Where everyone’s a winner

Where everyone’s a winner

Around one of Chennai’s busy corners is a bakery that bakes confectioneries with just a little more love and a little more inspiration. The people behind their wonderful creations have not had much sweetness to savour in their own lives, but, that does not stop them from conjuring up delightful baked goodies. Winners Bakery and Confectionary (Winners) is an organisation dedicated to enriching the lives of the less privileged by creating employment opportunities in addition to imparting skill. Those employed at the bakery are taught the art of baking alongside other culinary nuances which allow them to find gainful employment with some of the city’s top kitchens.

“Friends and businessmen expressed the market’s need for individuals with baking skills. Setting up Winners made complete sense and the curriculum was designed in order to meet the industry’s needs and norms,” says Rajasekar

The Winners story began in 2005, when members of the Chennai Mission, The Rotary Club of Madras East and the Chennai Corporation decided to give The Foundation of Vocational Training a facelift. They decided to make best use of its prime location and established a culinary school to teach underprivileged youngsters the culinary arts.  With the location set, M. Mahadevan, chairman and MD of Oriental Cuisines put in an initial investment of around Rs. 15 lakh which provided for the equipment necessary to get things baking. And that laid the foundation for the transformation of many lives.

First course

The impetus for the venture came from the fact that the local and national market was in need of well-trained confectioners. As S.S. Rajasekar, President of the Rotary Club of Madras East at the time of Winner’s inception says “Friends and businessmen expressed the market’s need for individuals with baking skills. The Winners curriculum was designed in order to meet the industry’s needs and norms.” In addition to being a culinary education centre, Winners also had a clear business mandate. “At the time of setting up, it became evident that a shop at the location would make the school a self serving organisation. The location was what made me upbeat about Winners’ prospects and once we set up there, we didn’t look back,” says Mahadevan.

Winning model

In August 2005, with a total of 22 students accompanied by their enthusiastic teachers, Winners opened its doors to the city. One person who has been there from the start is Geetha Krishnaraj, a consultant at Winners. She supervises all the activities and shares, “At any point of time we have 30 students learning baking and confectionary skills, customer service techniques and hygiene. The course lasts for six months and during that time; everything the students make is sold.” The course itself is no cakewalk for the students who come from varied backgrounds, both urban and rural.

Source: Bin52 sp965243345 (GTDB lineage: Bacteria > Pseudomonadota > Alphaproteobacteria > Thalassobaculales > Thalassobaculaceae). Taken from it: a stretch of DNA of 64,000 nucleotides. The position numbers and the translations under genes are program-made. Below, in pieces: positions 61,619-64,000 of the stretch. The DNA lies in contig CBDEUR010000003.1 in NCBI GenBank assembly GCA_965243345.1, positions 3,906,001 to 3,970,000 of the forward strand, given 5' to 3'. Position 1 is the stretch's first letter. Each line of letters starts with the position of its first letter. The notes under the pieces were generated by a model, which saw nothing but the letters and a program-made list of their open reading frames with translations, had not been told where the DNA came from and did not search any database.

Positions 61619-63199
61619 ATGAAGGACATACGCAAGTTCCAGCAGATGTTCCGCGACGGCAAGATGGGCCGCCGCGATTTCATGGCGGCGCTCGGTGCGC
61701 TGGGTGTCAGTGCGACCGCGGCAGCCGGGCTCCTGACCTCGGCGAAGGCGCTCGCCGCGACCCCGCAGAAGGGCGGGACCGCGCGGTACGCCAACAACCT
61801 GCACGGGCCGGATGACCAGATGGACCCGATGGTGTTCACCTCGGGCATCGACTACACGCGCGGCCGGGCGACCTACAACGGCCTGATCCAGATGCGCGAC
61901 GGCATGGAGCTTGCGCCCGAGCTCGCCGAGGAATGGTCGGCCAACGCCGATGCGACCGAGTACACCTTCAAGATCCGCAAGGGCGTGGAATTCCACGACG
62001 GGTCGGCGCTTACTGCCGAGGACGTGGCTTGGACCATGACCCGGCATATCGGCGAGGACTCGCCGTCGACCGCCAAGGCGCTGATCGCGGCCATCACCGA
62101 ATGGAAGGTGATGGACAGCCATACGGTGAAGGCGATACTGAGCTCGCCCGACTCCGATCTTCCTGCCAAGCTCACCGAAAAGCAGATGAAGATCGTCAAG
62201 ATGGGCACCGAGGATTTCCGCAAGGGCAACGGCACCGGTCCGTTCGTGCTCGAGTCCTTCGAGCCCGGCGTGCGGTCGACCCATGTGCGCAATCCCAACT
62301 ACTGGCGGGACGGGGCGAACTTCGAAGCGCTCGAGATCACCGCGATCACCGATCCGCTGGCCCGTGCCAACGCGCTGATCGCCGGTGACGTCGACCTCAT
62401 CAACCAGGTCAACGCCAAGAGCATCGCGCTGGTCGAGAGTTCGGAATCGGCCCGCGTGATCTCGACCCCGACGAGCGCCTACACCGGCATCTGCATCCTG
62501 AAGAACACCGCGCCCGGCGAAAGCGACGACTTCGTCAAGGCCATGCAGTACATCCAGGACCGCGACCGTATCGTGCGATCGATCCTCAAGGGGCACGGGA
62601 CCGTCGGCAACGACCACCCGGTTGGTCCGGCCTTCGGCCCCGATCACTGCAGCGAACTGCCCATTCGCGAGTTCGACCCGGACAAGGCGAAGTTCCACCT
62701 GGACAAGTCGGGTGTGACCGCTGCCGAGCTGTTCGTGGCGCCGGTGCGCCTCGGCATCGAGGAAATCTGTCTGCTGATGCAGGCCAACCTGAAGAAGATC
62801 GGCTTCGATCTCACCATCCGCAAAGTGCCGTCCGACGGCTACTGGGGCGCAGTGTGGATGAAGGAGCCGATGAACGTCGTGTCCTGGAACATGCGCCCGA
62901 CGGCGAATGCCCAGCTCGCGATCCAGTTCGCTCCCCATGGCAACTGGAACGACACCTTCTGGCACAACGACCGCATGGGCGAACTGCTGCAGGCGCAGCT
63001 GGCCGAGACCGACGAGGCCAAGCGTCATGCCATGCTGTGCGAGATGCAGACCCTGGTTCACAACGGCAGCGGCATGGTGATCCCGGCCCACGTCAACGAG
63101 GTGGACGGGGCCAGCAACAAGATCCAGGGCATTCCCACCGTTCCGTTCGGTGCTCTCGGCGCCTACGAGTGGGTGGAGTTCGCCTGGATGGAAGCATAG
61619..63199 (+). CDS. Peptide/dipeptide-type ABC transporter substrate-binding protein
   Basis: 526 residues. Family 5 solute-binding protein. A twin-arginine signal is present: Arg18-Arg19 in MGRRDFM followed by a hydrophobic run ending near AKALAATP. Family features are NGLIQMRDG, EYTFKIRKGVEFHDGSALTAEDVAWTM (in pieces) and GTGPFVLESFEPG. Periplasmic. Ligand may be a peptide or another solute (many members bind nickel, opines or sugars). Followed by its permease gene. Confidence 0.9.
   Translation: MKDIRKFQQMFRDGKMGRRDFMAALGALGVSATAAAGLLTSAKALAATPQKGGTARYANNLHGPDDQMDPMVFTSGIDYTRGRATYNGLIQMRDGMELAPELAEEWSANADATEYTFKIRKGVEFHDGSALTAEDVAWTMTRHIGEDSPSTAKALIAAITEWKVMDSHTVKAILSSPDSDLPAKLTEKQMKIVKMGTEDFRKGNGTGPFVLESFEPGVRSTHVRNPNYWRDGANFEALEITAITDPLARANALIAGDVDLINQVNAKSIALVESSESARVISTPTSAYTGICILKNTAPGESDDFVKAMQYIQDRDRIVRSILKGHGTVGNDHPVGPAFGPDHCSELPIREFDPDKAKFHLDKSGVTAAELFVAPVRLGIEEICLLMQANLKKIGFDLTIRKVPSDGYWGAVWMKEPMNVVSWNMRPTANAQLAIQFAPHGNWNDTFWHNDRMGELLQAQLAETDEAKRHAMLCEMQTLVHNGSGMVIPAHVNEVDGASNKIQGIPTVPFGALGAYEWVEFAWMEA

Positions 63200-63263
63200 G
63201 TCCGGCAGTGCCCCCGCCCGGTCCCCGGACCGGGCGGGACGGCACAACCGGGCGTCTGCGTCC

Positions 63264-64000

Working hours begin as early as 5.30 AM and go on onto the night. The students work in shifts and their day is interspersed with classes that are interactive and practical. The emphasis is not only on the skills required and the latest tools and techniques of the trade but also on grooming. The education is free and those who train at Winners are also provided with food, accommodation, laundry services, travel expenses and a stipend of Rs. 1500. Since it opened in 2005, Winners has sent our more than 250 trained individuals into the culinary world.

Showing the way

The Winners outlet operates out of a single unit. The products sold generate around Rs. 8,000 everyday. Currently, they also outsource to some of Chennai’s five-star kitchens. The revenue generated enables the organisation to sustain itself and provide for the students under its wings. And there’s more. In the past few years, the surplus funds they generate have gone towards funding English and Computer classes for the underprivileged at the same venue, spectacles for corporation school children and even upgrades to children’s wing at the Egmore Government Hospital.

The results this social enterprise has produced speak for themselves. More than Rs. 29 lakh generated through sales has been used to support various Chennai Corporation initiatives. More than 250 futures have been secured and Winners has set itself up to be an admired part of the city scape. The Winners business model, its unique selling proposition, is one that is slowly being replicated. The Freedom Bread project at Puzhal Prison and The Give Life Café at Loyola College are offshoots of this model. And several other projects including a laundry service run by deaf and dumb individuals and training programs for vocations such as carpentry, plumbing and masonry are in the works as well, with the intention of meeting the current market’s needs.

The Winners model has proven successful and is one that can be adopted by any company or entrepreneur if they choose to do so. As Mahadevan says, “If money can be generated to support projects such as this, it becomes a great example of what good commerce can do.”

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